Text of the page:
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We report, for the first time to our knowledge, dynamic movements of the vitreous membrane and peripheral choroid during accommodation, and age-related changes in the anterior sclera.
We studied 11 rhesus monkeys (ages 6–27 years) and 12 human subjects (ages 19–65 years). Accommodation was induced pharmacologically in human subjects and by central electrical stimulation in the monkeys. Ultrasound biomicroscopy, endoscopy, and contrast agents were used to image various intraocular structures.
In the monkey, the anterior hyaloid membrane bows backward during accommodation in proportion to accommodative amplitude and lens thickening. A cleft exists between the pars plicata region and the anterior hyaloid membrane, and the cleft width increases during accommodation from 0.79 ± 0.01 mm to 1.01 ± 0.02 mm in young eyes (n = 2, P < 0.005), as fluid from the anterior chamber flows around the lens equator toward the cleft. In the older eyes the cleft width was 0.30 ± 0.19 mm, which during accommodation increased to 0.45 ± 0.20 mm (n = 2). During accommodation the ciliary muscle moved forward by approximately 1.0 mm, pulling forward the choroid, retina, vitreous zonule, and the neighboring vitreous interconnected with the vitreous zonule. Among the humans, in the older eyes the scleral contour bowed inward in the region of the limbus, compared to the young eyes.
The monkey anterior hyaloid bends posteriorly during accommodation in proportion to accommodative amplitude and the sclera bows inward with increasing age in both species. Future descriptions of the accommodative mechanism, and approaches to presbyopia therapy, may need to incorporate these findings.
The exact manner in which the accommodative forces on the lens change during accommodation is unclear. The mechanism of accommodation in the human eye includes the antero-inward movement of the ciliary muscle during contraction. This allows the relaxation of the anterior zonule that suspends the lens, and thereby allows the lens to become thicker and more spherical in shape as the lens substance is molded by the capsule.
The vitreous, which is in close juxtaposition to the accommodative apparatus, also has been posited to be important to the accommodative change of the lens shape, either by pushing against the lens (according to Cramer in 18511) or by forces of vitreous pressure that change the lens shape (suggested by Tscherning in 19042), as cited by Fincham.3 Coleman and Fish speculated that the lens, zonule, and anterior vitreous comprise a diaphragm between the anterior and vitreous chambers, and that a pressure gradient between the two chambers is initiated by muscle contraction, which, in turn, aids accommodative lens shape change.4–6
Reports exist that argue for and against a role for the vitreous in accommodation and presbyopia.4,7,8 Some studies indicate that accommodative amplitude is not diminished in human patients following vitrectomy.7 Another study reported a loss of approximately 2 diopters of accommodation in human patients (ages 33–41 years) following pars plana vitrectomy.9 In both instances, the vitrectomy procedure avoids the anterior hyaloid membrane (vitreous face) and the periphery of the vitreous. The hydraulic theory posits that, during accommodative contraction, the ciliary muscle exerts pressure upon the aqueous in the posterior chamber, where it is confined by the iris as the pupil constricts onto the lens surface, compressing the lens equator and causing the anterior lens surface to bulge.10–12 Fincham discounted this theory, due to the fact that accommodation is unimpaired by iridectomy or aniridia.3 However, Crawford et al. reported a 40% loss in accommodative amplitude after iridectomy in the monkey eye.13 To our knowledge, the accommodative movements of the vitreous/anterior hyaloid and peripheral choroid have never been observed in vivo in the human or monkey eye, not even in our recent ultrasound biomicroscopic (UBM) and scanning electron microscopic study, demonstrating the existence of the vitreous zonule.14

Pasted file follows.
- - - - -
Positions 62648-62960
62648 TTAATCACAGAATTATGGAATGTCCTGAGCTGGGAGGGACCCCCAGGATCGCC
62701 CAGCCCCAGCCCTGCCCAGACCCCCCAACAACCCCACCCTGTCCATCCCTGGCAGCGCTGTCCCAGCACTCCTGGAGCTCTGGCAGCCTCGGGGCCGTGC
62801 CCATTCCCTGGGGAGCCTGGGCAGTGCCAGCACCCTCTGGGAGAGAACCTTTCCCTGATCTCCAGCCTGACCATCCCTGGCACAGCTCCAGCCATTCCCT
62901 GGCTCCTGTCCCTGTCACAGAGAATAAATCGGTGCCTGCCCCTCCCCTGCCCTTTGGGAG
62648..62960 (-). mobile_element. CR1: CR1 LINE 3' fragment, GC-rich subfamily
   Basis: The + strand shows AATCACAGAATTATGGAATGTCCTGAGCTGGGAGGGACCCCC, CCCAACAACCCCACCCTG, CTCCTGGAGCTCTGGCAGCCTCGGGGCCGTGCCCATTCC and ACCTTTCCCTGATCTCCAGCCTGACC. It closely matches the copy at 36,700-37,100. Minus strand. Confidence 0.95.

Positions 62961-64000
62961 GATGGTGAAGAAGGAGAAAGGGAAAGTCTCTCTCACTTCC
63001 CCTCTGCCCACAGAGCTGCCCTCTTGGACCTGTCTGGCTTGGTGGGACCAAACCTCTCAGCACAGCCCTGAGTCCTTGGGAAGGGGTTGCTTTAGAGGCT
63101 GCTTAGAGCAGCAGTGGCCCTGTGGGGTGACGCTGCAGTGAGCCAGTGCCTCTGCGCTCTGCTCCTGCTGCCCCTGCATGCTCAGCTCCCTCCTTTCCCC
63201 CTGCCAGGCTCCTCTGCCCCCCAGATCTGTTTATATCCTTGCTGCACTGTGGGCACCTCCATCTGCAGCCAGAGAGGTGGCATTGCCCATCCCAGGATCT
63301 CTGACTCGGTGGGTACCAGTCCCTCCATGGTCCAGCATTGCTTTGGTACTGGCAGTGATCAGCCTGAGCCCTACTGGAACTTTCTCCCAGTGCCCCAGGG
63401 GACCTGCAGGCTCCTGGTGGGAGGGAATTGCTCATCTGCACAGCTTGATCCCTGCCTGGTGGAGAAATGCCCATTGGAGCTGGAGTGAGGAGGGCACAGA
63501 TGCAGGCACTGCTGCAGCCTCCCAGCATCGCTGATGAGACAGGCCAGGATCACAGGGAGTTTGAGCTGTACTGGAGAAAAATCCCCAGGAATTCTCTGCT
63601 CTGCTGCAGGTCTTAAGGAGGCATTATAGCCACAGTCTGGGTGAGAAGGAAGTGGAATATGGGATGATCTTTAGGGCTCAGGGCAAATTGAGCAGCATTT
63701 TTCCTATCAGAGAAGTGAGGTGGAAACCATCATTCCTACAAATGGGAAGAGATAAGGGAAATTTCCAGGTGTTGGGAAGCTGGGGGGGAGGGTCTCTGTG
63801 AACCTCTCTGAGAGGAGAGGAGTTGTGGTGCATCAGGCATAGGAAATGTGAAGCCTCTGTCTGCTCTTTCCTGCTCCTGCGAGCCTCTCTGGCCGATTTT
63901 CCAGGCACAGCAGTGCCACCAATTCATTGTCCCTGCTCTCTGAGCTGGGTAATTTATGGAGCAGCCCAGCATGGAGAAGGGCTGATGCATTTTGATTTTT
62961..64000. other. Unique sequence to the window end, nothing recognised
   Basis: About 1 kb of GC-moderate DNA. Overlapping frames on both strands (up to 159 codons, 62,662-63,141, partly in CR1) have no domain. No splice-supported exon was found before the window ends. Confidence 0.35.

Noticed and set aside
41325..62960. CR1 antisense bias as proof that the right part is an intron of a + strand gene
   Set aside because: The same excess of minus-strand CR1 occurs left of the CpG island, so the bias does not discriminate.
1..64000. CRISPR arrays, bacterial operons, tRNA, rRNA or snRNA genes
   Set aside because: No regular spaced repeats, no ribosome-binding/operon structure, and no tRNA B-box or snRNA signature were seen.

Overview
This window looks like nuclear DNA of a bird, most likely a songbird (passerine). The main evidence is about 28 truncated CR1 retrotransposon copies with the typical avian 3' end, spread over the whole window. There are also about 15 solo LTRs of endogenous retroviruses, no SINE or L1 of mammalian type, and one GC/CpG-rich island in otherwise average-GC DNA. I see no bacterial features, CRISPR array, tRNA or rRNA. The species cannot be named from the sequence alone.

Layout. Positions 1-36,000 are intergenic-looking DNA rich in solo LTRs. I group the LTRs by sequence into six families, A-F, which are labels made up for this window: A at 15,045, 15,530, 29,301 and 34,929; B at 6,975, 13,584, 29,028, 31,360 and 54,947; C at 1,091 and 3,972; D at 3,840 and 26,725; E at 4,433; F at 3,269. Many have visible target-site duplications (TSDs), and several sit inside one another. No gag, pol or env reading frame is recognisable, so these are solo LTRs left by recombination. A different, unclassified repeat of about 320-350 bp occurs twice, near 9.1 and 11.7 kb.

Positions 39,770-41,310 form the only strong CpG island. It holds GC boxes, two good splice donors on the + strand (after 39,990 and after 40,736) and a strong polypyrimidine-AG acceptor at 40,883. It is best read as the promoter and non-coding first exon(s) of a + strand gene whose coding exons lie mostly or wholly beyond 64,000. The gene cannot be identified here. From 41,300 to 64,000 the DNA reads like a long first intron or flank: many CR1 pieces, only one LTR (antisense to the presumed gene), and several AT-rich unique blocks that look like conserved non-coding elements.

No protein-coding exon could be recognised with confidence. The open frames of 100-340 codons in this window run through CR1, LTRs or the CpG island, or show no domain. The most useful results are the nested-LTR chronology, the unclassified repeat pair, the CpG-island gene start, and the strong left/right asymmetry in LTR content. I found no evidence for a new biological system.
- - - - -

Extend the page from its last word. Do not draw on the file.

To visualize and record the dynamics of the accommodative mechanism, high-resolution imaging (i.e., UBM) is necessary and can be performed in anesthetized monkeys.15–19 Magnetic resonance imaging (MRI)20 cannot capture dynamic movements of the various intraocular structures during accommodation, and cannot image the vitreous zonule or the vitreous anterior hyaloid membrane, due to resolution limitations. The static images at rest, and after pharmacologic stimulation to induce accommodation, do supply some valuable information; however, they do not supply the visualization of the structures' dynamic movements and the analyses in real time that are available by doing the in vivo monkey experiments.
Our study sought to develop a technique, using contrast agents, to visualize the vitreous (anterior hyaloid) membrane, and determine its accommodative movement in young and old human and monkey eyes. We also report, for the first time to our knowledge, visualization of the dynamic movements of the peripheral choroid during accommodation/disaccommodation in the living monkey eye, along with changes in the anterior sclera at the level of the scleral spur.
Measurements of accommodation, ultrasound biomicroscopy techniques, stimulation of accommodation, and so forth, for the monkey and the human have been described in our companion study.21 Images from the same experimental sessions as described therein21 were used for this study. We recruited 12 human subjects ranging in age from 19 to 65 years with normal eyes, and 11 rhesus monkeys (Macaca mulatta) ranging in age from 6 to 27 years with normal eyes were studied, as described in detail in the companion study.21